A neo-realist approach supposes that Iran has sufficient motivations to make a nuclear bomb in order to be confident of its survival in an anarchic and unipolar post-Cold War world and a war-burdened and unstable region. Iran’s security environment is the dominant analytical concept in this approach. According to this approach, the Bush Administration’s offensive and provocative polices have intensified the sense of insecurity among Iran’s political elites and have encouraged them to pursue nuclear deterrence.

Proponents of this view ignore the realities of nuclear reversals in the last decades and the complexities of nuclear decision-making. Comparative studies of various nuclear decision-making systems demonstrate that security concerns are not the most important variables in nuclearization or nuclear reversal. Furthermore, having a fuel cycle does not automatically lead to making bombs. Japan, Brazil, the Netherlands, and Argentina all have uranium enrichment capability, but they have not decided to withdraw from the Nuclear Non-Proliferation Treaty (NPT) and make bombs.

Inside Iran, political elites apprehend Iran’s nuclear issue mostly through the prism of domestic politics and the West’s long-standing double standards in dealing with the Islamic Republic of Iran during the last 30 years. According to them, accepting the Western preconditions on the nuclear issue would only be an introduction to being forced to comply with the West’s intrusive demands in other areas, such as human rights, terrorism, and Israel. Furthermore, history plays an indisputable role here. The outcome of the last 30 years of interactions between Iran and the West cannot be neglected by either side, at least in the short term.

Both sides have tested many policies vis-à-vis Iran’s nuclear issue, and they have implicitly admitted that Iran’s nuclear game is not zero-sum. The legitimacy of the Iranian regime is deeply reproduced by the political mobilization of people, and the nuclear issue will have considerable impact on the mobilization policy. The 5 + 1 group and especially the Obama Administration should pay attention to this basic fact in dealing with Iran’s nuclear issue. It seems that the main assumption of polyheuristic theory in foreign policy is correct here: The concerns of Iranian policy makers are domestic rather than foreign. The main characteristic of Iran’s decision-making system is delaying, not recognizing. The West has not paid balanced attention to these two important aspects of the Iranian decision-making system. It looks at the outcome rather than the process of decision-making. In March 2005, Iran proposed a package of objective guarantees and even accepted permanent inspections of its nuclear activities and ratification of the Model Additional Protocol. The EU-3 missed this historic opportunity.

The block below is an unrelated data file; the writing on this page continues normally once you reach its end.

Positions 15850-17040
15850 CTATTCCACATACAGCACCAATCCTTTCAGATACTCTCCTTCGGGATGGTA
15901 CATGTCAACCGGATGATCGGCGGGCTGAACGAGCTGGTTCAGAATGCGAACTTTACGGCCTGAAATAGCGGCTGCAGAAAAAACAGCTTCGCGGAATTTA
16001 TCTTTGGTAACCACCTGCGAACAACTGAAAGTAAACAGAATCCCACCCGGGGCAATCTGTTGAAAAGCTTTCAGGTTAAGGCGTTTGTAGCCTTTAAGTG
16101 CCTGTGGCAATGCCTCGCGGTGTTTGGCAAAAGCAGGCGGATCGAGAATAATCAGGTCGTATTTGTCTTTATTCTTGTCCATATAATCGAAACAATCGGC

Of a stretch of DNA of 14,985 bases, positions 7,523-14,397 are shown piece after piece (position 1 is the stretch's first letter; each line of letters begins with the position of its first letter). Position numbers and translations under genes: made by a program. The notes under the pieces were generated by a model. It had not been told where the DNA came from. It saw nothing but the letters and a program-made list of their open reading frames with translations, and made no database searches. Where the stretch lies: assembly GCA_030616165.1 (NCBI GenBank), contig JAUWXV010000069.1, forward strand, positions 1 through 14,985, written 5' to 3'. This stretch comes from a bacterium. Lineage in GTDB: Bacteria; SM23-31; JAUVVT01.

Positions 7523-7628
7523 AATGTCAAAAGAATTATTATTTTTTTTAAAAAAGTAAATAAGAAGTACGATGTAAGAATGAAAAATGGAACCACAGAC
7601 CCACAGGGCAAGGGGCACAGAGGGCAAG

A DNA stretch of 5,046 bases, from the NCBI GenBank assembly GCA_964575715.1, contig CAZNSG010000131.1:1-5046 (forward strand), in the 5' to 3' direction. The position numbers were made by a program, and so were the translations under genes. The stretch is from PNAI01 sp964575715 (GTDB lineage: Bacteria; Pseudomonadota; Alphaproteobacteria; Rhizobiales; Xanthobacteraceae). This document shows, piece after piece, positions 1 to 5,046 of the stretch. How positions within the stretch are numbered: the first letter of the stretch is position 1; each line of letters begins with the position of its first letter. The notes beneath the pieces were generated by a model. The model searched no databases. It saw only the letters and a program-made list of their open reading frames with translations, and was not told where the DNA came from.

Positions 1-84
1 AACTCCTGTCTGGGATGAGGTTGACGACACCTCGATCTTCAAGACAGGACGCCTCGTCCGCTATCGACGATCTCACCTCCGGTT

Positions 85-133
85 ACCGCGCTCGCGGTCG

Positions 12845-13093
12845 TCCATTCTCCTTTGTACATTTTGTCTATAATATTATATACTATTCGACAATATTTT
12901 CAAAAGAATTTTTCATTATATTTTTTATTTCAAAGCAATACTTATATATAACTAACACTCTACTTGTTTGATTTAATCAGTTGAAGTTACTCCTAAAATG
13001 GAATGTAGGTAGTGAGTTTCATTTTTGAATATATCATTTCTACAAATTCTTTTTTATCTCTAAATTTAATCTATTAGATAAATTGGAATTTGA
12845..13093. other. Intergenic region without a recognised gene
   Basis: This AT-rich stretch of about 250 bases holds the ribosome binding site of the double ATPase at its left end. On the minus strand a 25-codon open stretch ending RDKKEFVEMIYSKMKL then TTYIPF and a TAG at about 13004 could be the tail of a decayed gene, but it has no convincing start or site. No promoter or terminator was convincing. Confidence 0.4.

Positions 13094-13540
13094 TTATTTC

The present deadlock on the nuclear issue may encourage the West to reassess its policies. Iran’s nuclear issue is an opportunity for the West to recognize the capacities of Iranian political system, especially in domestic politics. The reproduction of distrust during the last years has made it too difficult to find a face-saving and middle solution. Here the role of academics is important. Instead of spawning this atmosphere and sticking to theories, they should try to help decision-makers deepen their knowledge of both sides. We have learned from diplomats that it is possible to find solutions, even in apparent deadlocks. Going beyond stereotypes is a prelude to finding a solution to this problem.